Step 6: Strings

now you want to run controls to make the head Bob up and down, and make the legs bow in and out. do this by using zip ties hot glued in place then attach string to them or pass it through them. the head has one line from inside the forehead to inside the rear body. tie a large loop of the string inside the body where the wearer sits, pull this in a short wasy tugging motin and the head bobs up and down. the legs each have a cardboard disc at the end, string attached to that via a zip tie glued to the cardboard. the string enters through the hollow end of the leg, pokes out through the bottom of the leg foam, and runs along the underside of the leg to the top, then it pokes back into the foam and into the middle body section through the middle hole of the foam tube. the legs feed together via supporting zip ties, discussed previously, that are glued to the middle box support. these are tied in a knot and loop to operate them all at once. pulling the bundle of strings causes the legs to all bow inward at the ends/feet. Then I added shoulder straps by hot gluing ribbon wrapped in t shirt scraps. in the future, a better build would have wider straps a little farther out from the wearers torso hole. Back pack straps would be ideal. they should enter the box through slits around the torso hole and be glued from inside. We also had to add weight to the rear inside the rear body box to keep the head off of the ground. keep this in mind when cutting your top hole, a little more forward may mean hitting your knees every so often but not having to add a lot of weight for counterbalance, meaning a lighter costume.

Step 7: Finalize

the skull helmet is as easy add making a square box and cutting slits for eyes, then painting. we made a torch and a bow also. will be adding them next! thanks for reading

Step 8: A Little More???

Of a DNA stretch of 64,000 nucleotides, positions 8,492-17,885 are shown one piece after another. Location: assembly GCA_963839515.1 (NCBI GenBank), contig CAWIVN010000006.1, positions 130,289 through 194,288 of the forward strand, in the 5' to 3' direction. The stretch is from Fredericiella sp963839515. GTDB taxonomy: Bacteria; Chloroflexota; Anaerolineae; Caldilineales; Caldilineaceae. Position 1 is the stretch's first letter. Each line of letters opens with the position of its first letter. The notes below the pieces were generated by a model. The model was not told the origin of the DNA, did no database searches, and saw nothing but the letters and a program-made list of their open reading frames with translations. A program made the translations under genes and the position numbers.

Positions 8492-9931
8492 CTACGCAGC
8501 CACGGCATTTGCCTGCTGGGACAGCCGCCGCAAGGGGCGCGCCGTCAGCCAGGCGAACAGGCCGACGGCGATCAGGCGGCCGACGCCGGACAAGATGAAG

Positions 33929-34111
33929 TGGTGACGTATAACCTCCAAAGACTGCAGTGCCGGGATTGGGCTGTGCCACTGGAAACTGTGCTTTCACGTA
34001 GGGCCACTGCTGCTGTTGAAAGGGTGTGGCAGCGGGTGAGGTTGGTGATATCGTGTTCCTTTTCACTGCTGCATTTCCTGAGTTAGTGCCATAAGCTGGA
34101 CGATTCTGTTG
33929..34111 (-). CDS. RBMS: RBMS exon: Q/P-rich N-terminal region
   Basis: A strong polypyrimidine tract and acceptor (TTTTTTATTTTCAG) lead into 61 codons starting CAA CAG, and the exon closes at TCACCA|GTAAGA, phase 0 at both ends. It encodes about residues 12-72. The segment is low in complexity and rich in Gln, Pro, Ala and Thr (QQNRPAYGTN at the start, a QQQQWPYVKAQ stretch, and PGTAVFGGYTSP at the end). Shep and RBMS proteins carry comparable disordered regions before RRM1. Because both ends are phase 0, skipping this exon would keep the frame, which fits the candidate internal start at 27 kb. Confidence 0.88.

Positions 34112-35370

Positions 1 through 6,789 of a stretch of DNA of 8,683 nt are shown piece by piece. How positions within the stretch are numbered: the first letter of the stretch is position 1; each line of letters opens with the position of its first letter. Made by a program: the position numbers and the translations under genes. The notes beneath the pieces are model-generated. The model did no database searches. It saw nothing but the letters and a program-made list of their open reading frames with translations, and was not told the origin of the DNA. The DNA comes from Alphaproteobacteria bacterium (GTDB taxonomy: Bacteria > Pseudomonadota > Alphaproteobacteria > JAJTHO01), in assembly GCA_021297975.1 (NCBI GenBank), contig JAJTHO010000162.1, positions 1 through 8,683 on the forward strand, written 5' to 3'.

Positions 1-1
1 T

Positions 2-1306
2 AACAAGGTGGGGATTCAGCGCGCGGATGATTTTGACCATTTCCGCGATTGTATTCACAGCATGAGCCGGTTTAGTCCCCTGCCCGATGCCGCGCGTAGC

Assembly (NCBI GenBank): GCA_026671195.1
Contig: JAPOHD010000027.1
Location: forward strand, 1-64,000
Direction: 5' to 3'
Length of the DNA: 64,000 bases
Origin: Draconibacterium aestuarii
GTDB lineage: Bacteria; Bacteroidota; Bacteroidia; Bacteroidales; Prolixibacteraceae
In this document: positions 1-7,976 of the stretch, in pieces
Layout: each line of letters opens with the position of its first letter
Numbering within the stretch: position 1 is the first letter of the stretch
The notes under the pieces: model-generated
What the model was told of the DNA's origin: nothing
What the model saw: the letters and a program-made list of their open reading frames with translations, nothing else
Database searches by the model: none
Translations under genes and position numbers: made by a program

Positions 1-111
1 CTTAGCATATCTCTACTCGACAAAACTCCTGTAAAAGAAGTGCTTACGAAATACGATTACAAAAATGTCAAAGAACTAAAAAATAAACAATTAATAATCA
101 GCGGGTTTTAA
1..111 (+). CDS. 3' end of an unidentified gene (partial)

Of course, since this entire build was intended to show my son that we could make fantastic things for little money ourselves, my brother and i hopped into the action as well. Our only expense was the hobby paint so we were in about $20 bucks. We decided to stretch it further!!!. I was made into a Minecraft zombie and my brother was an enderman. Our head boxes didnt look right when fitted snugly, so we made them larger and fitted one with a recycled muffin plastic tub from our last supermarket trip, and the other with a baseball cap that we folded and glued the bill to the inside of the head. we then cut eye slits and painted them. Along with the heads, we needed accessories. For my son that meant a torch and a bow. We had a cheapo bow toy from the dollar store, so we moddified that by gluing cardboard cut outs to the sides of it to make it look Minecrafty! We also made a long rectangular sleeve and fitted an old flash light with the lense removed into it. his shirt which i dont have a pic of was easiest of all. we painted the sleeves white and used the square sponge paint technique to blot on the skeletal ribcage parts. We also made a pair of enderman arms that had zip ties through them to grab a hold of while using them. at the hands ends of the arms we looped a string through and passed it through the middle of the small redstone cube we made from scraps. we then cut slits into that cube, and glued some of the end pieces from glow bracelets inside the heads and all over the spider. we took some unused glow necklaces and bracelets and inserted them into the holders and the cube, so when they are used up we could pop them out and slide in new ones. when done the arms can be worn, and the user can swing the cube in a circle, then pull the arms tight apart from each other and spin the cube. much like the childrens toy with the string and the circle card.